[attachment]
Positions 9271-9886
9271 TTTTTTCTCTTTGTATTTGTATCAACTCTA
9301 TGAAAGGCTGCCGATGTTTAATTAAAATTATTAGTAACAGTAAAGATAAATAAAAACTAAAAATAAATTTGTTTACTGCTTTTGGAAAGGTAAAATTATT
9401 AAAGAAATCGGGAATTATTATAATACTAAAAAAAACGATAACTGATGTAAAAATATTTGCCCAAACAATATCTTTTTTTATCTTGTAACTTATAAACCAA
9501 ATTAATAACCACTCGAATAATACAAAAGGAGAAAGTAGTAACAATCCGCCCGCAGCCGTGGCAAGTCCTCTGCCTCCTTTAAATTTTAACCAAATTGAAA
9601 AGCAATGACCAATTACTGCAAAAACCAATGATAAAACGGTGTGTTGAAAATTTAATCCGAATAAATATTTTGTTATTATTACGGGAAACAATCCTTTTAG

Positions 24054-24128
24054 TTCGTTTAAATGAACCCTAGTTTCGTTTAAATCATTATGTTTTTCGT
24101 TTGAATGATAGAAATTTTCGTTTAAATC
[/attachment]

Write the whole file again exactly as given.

Positions 9271-9886
9271 TTTTTTCTCTTTGTATTTGTATCAACTCTA
9301 TGAAAGGCTGCCGATGTTTAATTAAAATTATTAGTAACAGTAAAGATAAATAAAAACTAAAAATAAATTTGTTTACTGCTTTTGGAAAGGTAAAATTATT
9401 AAAGAAATCGGGAATTATTATAATACTAAAAAAAACGATAACTGATGTAAAAATATTTGCCCAAACAATATCTTTTTTTATCTTGTAACTTATAAACCAA
9501 ATTAATAACCACTCGAATAATACAAAAGGAGAAAGTAGTAACAATCCGCCCGCAGCCGTGGCAAGTCCTCTGCCTCCTTTAAATTTTAACCAAATTGAAA
9601 AGCAATGACCAATTACTGCAAAAACCAATGATAAAACGGTGTGTTGAAAATTTAATCCGAATAAATATTTTGTTATTATTACGGGAAACAATCCTTTTAG

Positions 24054-24128
24054 TTCGTTTAAATGAACCCTAGTTTCGTTTAAATCATTATGTTTTTCGT
24101 TTGAATGATAGAAATTTTCGTTTAAATC